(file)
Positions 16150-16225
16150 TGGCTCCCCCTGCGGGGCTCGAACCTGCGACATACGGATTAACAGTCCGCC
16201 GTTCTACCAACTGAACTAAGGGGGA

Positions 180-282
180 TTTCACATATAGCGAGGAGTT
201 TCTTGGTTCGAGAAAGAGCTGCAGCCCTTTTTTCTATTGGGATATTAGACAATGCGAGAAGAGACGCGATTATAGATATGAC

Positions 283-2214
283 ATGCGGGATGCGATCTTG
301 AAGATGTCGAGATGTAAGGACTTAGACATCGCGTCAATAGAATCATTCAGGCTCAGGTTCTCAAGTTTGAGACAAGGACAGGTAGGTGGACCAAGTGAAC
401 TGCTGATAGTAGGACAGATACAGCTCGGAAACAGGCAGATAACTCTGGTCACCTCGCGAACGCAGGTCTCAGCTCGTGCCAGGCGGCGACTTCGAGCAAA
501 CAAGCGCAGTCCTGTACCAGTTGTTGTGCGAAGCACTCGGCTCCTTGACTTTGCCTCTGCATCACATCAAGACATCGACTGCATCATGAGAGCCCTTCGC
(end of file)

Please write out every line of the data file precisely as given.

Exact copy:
Positions 16150-16225
16150 TGGCTCCCCCTGCGGGGCTCGAACCTGCGACATACGGATTAACAGTCCGCC
16201 GTTCTACCAACTGAACTAAGGGGGA

Positions 180-282
180 TTTCACATATAGCGAGGAGTT
201 TCTTGGTTCGAGAAAGAGCTGCAGCCCTTTTTTCTATTGGGATATTAGACAATGCGAGAAGAGACGCGATTATAGATATGAC

Positions 283-2214
283 ATGCGGGATGCGATCTTG
301 AAGATGTCGAGATGTAAGGACTTAGACATCGCGTCAATAGAATCATTCAGGCTCAGGTTCTCAAGTTTGAGACAAGGACAGGTAGGTGGACCAAGTGAAC
401 TGCTGATAGTAGGACAGATACAGCTCGGAAACAGGCAGATAACTCTGGTCACCTCGCGAACGCAGGTCTCAGCTCGTGCCAGGCGGCGACTTCGAGCAAA
501 CAAGCGCAGTCCTGTACCAGTTGTTGTGCGAAGCACTCGGCTCCTTGACTTTGCCTCTGCATCACATCAAGACATCGACTGCATCATGAGAGCCCTTCGC